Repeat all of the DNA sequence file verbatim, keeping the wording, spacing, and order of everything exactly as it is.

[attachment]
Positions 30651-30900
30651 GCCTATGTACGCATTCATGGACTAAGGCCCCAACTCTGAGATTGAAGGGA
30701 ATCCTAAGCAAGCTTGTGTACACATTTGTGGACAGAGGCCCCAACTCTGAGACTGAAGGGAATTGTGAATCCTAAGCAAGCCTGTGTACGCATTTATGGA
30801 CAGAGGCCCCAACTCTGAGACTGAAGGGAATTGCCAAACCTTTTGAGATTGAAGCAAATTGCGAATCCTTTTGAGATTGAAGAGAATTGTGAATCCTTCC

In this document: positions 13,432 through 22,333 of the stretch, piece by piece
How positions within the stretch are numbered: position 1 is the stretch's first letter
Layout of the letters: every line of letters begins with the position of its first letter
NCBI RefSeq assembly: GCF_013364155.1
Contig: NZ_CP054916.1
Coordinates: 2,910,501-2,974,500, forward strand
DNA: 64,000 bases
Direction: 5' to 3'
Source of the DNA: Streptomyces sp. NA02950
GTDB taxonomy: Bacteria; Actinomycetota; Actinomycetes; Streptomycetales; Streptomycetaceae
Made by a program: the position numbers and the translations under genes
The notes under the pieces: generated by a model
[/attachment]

Positions 30651-30900
30651 GCCTATGTACGCATTCATGGACTAAGGCCCCAACTCTGAGATTGAAGGGA
30701 ATCCTAAGCAAGCTTGTGTACACATTTGTGGACAGAGGCCCCAACTCTGAGACTGAAGGGAATTGTGAATCCTAAGCAAGCCTGTGTACGCATTTATGGA
30801 CAGAGGCCCCAACTCTGAGACTGAAGGGAATTGCCAAACCTTTTGAGATTGAAGCAAATTGCGAATCCTTTTGAGATTGAAGAGAATTGTGAATCCTTCC

In this document: positions 13,432 through 22,333 of the stretch, piece by piece
How positions within the stretch are numbered: position 1 is the stretch's first letter
Layout of the letters: every line of letters begins with the position of its first letter
NCBI RefSeq assembly: GCF_013364155.1
Contig: NZ_CP054916.1
Coordinates: 2,910,501-2,974,500, forward strand
DNA: 64,000 bases
Direction: 5' to 3'
Source of the DNA: Streptomyces sp. NA02950
GTDB taxonomy: Bacteria; Actinomycetota; Actinomycetes; Streptomycetales; Streptomycetaceae
Made by a program: the position numbers and the translations under genes
The notes under the pieces: generated by a model